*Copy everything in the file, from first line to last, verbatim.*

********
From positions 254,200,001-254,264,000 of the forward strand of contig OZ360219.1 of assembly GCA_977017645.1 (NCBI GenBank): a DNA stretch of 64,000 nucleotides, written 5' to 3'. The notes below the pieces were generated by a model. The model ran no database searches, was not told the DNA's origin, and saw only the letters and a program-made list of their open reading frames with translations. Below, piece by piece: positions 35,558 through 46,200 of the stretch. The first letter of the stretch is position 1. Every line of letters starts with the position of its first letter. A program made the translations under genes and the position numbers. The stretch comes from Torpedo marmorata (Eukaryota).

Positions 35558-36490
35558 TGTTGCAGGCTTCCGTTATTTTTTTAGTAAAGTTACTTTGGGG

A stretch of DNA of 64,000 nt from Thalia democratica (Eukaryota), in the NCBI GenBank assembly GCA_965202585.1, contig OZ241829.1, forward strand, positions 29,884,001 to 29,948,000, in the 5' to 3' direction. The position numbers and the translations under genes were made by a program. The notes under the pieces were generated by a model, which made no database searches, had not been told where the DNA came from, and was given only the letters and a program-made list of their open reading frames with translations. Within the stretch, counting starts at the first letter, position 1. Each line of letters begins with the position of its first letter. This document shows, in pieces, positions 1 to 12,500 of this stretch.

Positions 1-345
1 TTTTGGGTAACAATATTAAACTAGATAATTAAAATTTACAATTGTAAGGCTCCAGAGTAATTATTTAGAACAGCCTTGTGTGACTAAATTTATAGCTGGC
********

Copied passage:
From positions 254,200,001-254,264,000 of the forward strand of contig OZ360219.1 of assembly GCA_977017645.1 (NCBI GenBank): a DNA stretch of 64,000 nucleotides, written 5' to 3'. The notes below the pieces were generated by a model. The model ran no database searches, was not told the DNA's origin, and saw only the letters and a program-made list of their open reading frames with translations. Below, piece by piece: positions 35,558 through 46,200 of the stretch. The first letter of the stretch is position 1. Every line of letters starts with the position of its first letter. A program made the translations under genes and the position numbers. The stretch comes from Torpedo marmorata (Eukaryota).

Positions 35558-36490
35558 TGTTGCAGGCTTCCGTTATTTTTTTAGTAAAGTTACTTTGGGG

A stretch of DNA of 64,000 nt from Thalia democratica (Eukaryota), in the NCBI GenBank assembly GCA_965202585.1, contig OZ241829.1, forward strand, positions 29,884,001 to 29,948,000, in the 5' to 3' direction. The position numbers and the translations under genes were made by a program. The notes under the pieces were generated by a model, which made no database searches, had not been told where the DNA came from, and was given only the letters and a program-made list of their open reading frames with translations. Within the stretch, counting starts at the first letter, position 1. Each line of letters begins with the position of its first letter. This document shows, in pieces, positions 1 to 12,500 of this stretch.

Positions 1-345
1 TTTTGGGTAACAATATTAAACTAGATAATTAAAATTTACAATTGTAAGGCTCCAGAGTAATTATTTAGAACAGCCTTGTGTGACTAAATTTATAGCTGGC